Both fighters went to the body and head in the early parts of the fight. However, it was Kirkland that continued to mix the attack up while Tapia began to headhunt. The sweat-equity that Kirkland put into the body-assault began to pay off and Tapia began to slow down. Kirkland’s punches took their toll and Tapia seemed to lose his legs at least two rounds before the stoppage.
Sitting ringside, I thought the fight should have been stopped maybe after the fourth round. The fifth round was brutal enough to watch. The sixth round was worse and could’ve subtracted a few years from Tapia’s career. The Tapia family (at least 30 people) sat behind press row imploring Glen to “do something” as Kirkland kept applying pressure. Eventually Steve Smoger stepped in to stop the fight, but didn’t completely protect Tapia from taking possibly the hardest shot of the fight. Kirkland was able to get a final punch in that left Tapia out on his feet and with eyes rolled back into his head. Contrary to most, this wasn’t a fight of the year candidate. It was a beat down with only a round-and-a-half being close.
The fight was a very emotional experience for Tapia’s family. Those emotions almost carried over into a fight in the stands behind press row. There was an entire section of Tapia fans with one Kirkland fan close by. The Kirkland supporter wouldn’t stop yelling insults and had to be restrained (maybe to his benefit) by security officers. This writer noticed there was equal emotion on behalf of Ann Wolfe and members of Kirkland’s team after the stoppage. I take my hat off to both warriors for an unforgettable fight.
Many have speculated about fights with Saul Alvarez, Miguel Cotto, Erislandy Lara, Gennady Golovkin, and Peter Quillin for Kirkland. Everyone is talking about how Kirkland is back. But is he? Let’s look at a few facts.
First of all, Glen Tapia was an undefeated prospect coming into the fight with Kirkland. True, but Tapia was also a somewhat “green” 23 year old (he turned 24 a day ago) who hadn’t been in with anyone close to the level of Kirkland. I mean arguably, the best name on Tapia’s resume prior to the Kirkland fight was the world- recognized Ayi Bruce. You know who he is, right? Exactly.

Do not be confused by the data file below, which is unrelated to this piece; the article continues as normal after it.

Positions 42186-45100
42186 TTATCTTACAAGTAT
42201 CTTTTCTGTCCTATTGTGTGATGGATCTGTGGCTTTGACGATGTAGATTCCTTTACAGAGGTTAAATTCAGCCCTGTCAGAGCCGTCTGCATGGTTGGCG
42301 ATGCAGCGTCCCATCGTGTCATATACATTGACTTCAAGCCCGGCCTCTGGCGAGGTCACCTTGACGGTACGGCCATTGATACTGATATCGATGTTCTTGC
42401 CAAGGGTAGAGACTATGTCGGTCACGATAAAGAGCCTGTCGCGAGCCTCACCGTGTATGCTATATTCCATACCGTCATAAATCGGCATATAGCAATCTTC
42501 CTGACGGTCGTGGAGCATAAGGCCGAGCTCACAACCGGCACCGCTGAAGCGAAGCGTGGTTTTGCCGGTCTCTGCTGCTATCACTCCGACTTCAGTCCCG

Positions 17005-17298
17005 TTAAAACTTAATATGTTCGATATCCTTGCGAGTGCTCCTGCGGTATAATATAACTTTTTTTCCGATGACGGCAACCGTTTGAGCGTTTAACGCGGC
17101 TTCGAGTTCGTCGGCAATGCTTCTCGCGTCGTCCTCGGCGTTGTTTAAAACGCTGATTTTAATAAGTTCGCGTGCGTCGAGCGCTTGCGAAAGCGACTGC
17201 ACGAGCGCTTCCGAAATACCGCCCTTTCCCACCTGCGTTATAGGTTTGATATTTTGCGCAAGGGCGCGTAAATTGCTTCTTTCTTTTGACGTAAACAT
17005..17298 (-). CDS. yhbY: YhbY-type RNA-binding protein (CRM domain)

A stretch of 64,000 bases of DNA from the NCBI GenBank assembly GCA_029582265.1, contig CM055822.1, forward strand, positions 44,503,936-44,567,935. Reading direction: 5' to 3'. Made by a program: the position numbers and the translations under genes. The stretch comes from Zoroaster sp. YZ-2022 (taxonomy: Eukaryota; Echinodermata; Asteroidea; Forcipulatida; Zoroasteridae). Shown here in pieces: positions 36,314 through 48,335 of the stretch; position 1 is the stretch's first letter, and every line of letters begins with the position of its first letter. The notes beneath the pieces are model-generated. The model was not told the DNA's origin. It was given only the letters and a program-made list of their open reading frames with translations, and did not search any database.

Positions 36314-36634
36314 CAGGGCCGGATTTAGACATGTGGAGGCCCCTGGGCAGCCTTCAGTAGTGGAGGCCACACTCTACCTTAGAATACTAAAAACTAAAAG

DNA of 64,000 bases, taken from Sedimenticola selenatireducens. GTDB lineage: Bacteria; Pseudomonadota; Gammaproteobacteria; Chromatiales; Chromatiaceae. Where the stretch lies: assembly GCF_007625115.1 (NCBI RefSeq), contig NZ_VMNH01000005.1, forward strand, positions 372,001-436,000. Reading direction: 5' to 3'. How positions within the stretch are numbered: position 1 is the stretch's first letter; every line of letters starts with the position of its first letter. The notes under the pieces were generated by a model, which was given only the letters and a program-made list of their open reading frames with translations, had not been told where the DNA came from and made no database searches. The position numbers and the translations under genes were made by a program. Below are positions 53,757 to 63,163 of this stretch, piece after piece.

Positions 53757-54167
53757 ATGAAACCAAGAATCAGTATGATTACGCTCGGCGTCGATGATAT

Secondly, I have to question Tapia’s corner in this fight. There didn’t seem to be Plan A, let alone a second or third option. Everyone talks about the instructions, or lack thereof, Tapia received when he was in trouble. My question is what kind of instructions did he receive while training for the fight?
Also, once Tapia decided he was going to brawl with James, it kind of played right into Ann Wolfe’s game plan. In other words, Glen’s strategy made life much easier for James. Glen didn’t smother James or do much holding to offset the assault. Surely a veteran (let’s say a Carlos Molina for example) would have used these tactics to slow Cap ’n Kirk down. Agreed?
All credit goes to Ann Wolfe and her training methods that had James Kirkland fighting like a machine. That’s the only word I could think of when I spoke to Ann shortly after the fight. It seemed as if James was getting stronger at the point of stoppage and I’m happy this contest didn’t last longer than it did.
James Kirkland is on the right track. However, I’ll stop short of saying he’s back, as many boxing experts have expressed online. Let’s see how the next few fights play out, especially against seasoned professionals with conflicting styles. One thing is for sure; James will not stop coming forward like the machine Ann Wolfe and Pops Billingsley built. Pops trained Ann that way and Ann trains James that way. How that style will play against the cream of the crop is where the excitement remains for everyone. Stay on the right track James. We need to see where this ride takes us!